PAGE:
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Weekend Edition

Porter Stansberry: This is why stocks are headed lower this year
Saturday, February 8, 2014

 There's simply no doubt in my mind that stocks are going to head down this year. Let's review why I believe stocks are heading into a bear market and update you on some new ideas I have about what will drive stocks lower.
 
First... please allow me to quote extensively from my June 2013 Investment Advisory:
 
The 2009-2013 bull market in financial assets (stocks and bonds) and real estate was created by the reckless policies of central banks around the world. These banks have been creating immense new amounts of fiat, paper money and using these funds to buy trillions of dollars' worth of financial assets. This is a paper pyramid of wealth. It will soon crumble.
 
In addition to this gross monetary stimulus, nearly all of the world's major Western economies continue to run mountainous fiscal deficits. Governments of all types are spending huge sums they cannot finance with current tax revenues. These policies – monetary and fiscal stimulus – are supposed to "jump start" the world's economy.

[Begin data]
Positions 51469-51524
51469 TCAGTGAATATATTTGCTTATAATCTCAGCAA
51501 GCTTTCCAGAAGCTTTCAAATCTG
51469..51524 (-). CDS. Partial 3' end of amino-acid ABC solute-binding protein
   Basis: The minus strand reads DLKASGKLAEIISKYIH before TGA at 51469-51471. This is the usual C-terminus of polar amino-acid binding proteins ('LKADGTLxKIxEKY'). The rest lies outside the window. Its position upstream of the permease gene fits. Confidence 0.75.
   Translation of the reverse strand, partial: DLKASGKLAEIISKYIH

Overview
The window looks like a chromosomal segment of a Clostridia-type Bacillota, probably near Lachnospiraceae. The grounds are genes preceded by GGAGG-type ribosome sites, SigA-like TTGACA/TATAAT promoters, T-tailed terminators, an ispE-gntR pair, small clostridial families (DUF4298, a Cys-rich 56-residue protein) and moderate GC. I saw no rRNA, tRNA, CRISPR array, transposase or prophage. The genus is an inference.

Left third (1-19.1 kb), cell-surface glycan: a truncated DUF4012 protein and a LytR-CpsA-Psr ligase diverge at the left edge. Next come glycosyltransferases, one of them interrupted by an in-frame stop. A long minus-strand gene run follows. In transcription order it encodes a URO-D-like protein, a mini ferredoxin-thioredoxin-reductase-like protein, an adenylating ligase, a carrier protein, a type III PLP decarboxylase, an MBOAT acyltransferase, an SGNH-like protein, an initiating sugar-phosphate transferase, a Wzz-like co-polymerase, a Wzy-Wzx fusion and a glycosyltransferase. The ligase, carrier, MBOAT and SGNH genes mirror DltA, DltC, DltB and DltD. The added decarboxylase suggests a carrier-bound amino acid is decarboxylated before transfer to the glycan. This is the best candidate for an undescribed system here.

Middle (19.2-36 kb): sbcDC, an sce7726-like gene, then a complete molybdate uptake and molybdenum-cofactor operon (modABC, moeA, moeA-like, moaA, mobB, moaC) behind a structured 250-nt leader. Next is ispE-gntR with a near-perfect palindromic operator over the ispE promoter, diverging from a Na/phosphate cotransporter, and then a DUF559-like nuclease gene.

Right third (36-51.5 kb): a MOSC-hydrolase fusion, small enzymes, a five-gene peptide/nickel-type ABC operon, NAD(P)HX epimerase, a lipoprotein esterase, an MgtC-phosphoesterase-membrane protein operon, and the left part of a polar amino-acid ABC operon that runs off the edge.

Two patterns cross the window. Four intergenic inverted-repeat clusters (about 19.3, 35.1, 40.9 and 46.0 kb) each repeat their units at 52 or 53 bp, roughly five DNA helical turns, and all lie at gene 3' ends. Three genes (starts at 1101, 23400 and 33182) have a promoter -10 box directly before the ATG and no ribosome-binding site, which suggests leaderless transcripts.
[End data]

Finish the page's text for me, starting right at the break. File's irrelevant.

That's not possible. It cannot happen. We know this for two simple, well-proven reasons.
 
First, nearly all of the financial assets that central banks have been buying were obligations of bankrupt governments and government-sponsored institutions. Buying the debts of countries like the U.S., Spain, Greece, Japan, and the U.K. cannot produce any lasting wealth or prosperity. In every case, the entities being supported have long since passed the point of being legitimately financeable. The central banks are printing up huge sums of money, greatly devaluing their currencies, and throwing these funds down a rat hole.
 
Second, the fiscal stimulus – the government spending in excess of tax revenue – is being directed toward nonproductive uses by politicians seeking greater power and authority. It doesn't reflect the markets responding to a legitimate economic demand. So it's impossible for it to increase the productivity or the wealth of any country. This is the central lesson of the 20th century: Massive government spending does not lead to prosperity. It leads to war.

I didn't know then – and I still don't know – exactly how these massive financial imbalances will get resolved. But we're seeing a huge surprise...